Los Alamos National Laboratory

Los Alamos National Laboratory

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Forecasting Outbreaks—1 Image at a Time

To help prevent disease outbreaks in the U.S., we need to improve public health all around the world, not just within our own borders.
August 10, 2017
An image from a Landsat satellite of Brazil, where the Amazon flows into the Rio Negro and Solimoes River. Satellite imagery like this will be coupled with epidemiological data, meteorological data, and Internet data streams to identify conditions that could potentially lead to disease outbreaks.

An image from a Landsat satellite of Brazil, where the Amazon flows into the Rio Negro and Solimoes River. Satellite imagery like this will be coupled with epidemiological data, meteorological data, and Internet data streams to identify conditions that could potentially lead to disease outbreaks.CREDIT: Descartes Labs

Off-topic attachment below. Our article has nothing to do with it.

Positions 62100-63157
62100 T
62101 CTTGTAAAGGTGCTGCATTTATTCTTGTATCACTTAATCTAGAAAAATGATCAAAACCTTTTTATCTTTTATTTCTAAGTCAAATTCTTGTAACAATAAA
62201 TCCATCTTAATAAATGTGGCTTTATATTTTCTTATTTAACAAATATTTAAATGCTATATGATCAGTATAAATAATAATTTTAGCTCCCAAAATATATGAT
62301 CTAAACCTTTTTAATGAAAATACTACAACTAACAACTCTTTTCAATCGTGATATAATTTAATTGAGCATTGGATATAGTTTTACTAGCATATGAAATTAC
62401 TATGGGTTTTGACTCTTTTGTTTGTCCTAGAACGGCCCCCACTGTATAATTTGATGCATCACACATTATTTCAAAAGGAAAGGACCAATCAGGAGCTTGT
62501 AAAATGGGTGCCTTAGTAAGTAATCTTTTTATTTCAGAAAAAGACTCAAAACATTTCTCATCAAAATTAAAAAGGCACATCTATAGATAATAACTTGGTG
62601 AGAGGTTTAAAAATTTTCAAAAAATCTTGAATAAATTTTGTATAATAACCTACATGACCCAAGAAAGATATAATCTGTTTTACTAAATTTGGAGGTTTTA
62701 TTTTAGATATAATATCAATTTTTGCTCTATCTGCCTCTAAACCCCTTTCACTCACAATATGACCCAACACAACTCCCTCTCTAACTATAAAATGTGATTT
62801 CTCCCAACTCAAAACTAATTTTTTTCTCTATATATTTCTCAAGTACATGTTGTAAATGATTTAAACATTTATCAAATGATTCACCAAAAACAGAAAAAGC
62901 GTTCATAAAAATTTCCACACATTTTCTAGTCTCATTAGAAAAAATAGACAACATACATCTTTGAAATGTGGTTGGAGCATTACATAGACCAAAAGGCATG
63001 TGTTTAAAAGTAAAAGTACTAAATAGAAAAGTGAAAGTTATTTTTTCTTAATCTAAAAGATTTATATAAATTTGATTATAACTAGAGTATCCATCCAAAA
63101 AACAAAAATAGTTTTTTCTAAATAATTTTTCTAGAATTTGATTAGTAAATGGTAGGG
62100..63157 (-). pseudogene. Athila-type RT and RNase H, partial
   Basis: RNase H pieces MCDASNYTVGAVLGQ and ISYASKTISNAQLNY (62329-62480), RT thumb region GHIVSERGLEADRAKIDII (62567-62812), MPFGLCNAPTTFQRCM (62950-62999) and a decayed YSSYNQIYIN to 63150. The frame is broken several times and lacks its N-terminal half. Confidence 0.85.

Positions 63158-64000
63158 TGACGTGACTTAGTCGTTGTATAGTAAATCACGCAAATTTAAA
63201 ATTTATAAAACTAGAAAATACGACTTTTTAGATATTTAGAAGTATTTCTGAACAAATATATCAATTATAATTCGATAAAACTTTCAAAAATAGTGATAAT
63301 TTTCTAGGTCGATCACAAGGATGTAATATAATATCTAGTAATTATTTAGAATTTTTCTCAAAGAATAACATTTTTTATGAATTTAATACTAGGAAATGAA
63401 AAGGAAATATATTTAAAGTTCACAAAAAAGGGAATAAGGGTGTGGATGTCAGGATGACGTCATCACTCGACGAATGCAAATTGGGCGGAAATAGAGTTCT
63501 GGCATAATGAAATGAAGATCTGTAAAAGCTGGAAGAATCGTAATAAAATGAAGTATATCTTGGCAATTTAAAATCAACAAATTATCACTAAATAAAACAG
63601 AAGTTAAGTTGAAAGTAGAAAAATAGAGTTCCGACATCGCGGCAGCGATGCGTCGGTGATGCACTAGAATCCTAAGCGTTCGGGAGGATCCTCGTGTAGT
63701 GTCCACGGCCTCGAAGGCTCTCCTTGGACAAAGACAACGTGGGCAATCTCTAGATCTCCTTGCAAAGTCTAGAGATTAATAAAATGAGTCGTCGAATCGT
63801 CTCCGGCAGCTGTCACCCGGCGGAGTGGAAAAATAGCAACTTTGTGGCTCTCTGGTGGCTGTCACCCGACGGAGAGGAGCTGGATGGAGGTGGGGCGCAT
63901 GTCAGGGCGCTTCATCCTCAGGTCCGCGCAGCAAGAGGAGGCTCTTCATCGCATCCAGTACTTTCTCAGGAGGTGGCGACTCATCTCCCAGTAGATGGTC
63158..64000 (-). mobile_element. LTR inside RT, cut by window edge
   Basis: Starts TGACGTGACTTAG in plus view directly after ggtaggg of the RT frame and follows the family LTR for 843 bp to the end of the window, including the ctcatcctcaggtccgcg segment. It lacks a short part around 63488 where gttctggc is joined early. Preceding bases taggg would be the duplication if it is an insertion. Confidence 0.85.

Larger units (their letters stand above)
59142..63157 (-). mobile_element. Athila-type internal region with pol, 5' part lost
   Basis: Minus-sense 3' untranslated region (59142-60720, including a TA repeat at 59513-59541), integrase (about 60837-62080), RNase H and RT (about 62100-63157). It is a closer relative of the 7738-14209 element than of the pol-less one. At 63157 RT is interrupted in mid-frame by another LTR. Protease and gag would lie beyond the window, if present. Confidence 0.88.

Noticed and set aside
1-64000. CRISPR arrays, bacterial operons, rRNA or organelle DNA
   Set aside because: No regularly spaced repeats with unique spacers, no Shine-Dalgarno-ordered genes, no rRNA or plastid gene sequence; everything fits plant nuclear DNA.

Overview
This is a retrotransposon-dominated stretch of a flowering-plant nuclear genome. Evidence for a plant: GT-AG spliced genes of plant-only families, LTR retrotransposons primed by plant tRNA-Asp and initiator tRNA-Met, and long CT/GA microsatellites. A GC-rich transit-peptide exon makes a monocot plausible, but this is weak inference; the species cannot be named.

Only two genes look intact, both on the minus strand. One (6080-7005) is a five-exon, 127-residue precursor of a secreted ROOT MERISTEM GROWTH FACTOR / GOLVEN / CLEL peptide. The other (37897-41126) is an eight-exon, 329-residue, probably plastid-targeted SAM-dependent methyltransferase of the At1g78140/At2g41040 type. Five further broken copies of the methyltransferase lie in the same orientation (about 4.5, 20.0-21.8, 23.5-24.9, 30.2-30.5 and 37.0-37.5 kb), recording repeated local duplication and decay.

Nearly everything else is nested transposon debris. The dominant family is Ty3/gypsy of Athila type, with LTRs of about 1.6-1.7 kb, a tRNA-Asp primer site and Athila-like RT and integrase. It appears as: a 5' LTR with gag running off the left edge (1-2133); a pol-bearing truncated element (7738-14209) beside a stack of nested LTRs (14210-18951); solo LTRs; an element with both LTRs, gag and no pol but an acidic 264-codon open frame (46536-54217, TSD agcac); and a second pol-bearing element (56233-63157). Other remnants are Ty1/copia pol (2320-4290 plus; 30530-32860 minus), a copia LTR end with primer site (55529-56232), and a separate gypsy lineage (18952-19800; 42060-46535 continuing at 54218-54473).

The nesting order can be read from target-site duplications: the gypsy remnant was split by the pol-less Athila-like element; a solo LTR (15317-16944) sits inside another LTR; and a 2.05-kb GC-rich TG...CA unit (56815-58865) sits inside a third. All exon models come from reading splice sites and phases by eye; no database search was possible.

Forecasting Outbreaks—1 Image at a Time

by Nick Generous

Better tracking of infectious diseases can help us improve disease prediction and, consequently, more quickly stop their spread. At Los Alamos National Laboratory we’ve been using mathematics and computer modeling since the early 2000s to do exactly that. It’s easy to see how tracking diseases and stemming their spread are vital to national security. Diseases don’t care about boundaries. They don’t respect borders and they aren’t governed by political ideology. All it takes to spread an infectious disease is for an infected person to carry it from one place to another. In today’s globally connected society that’s all too easy.

This story first appeared in Scientific American.


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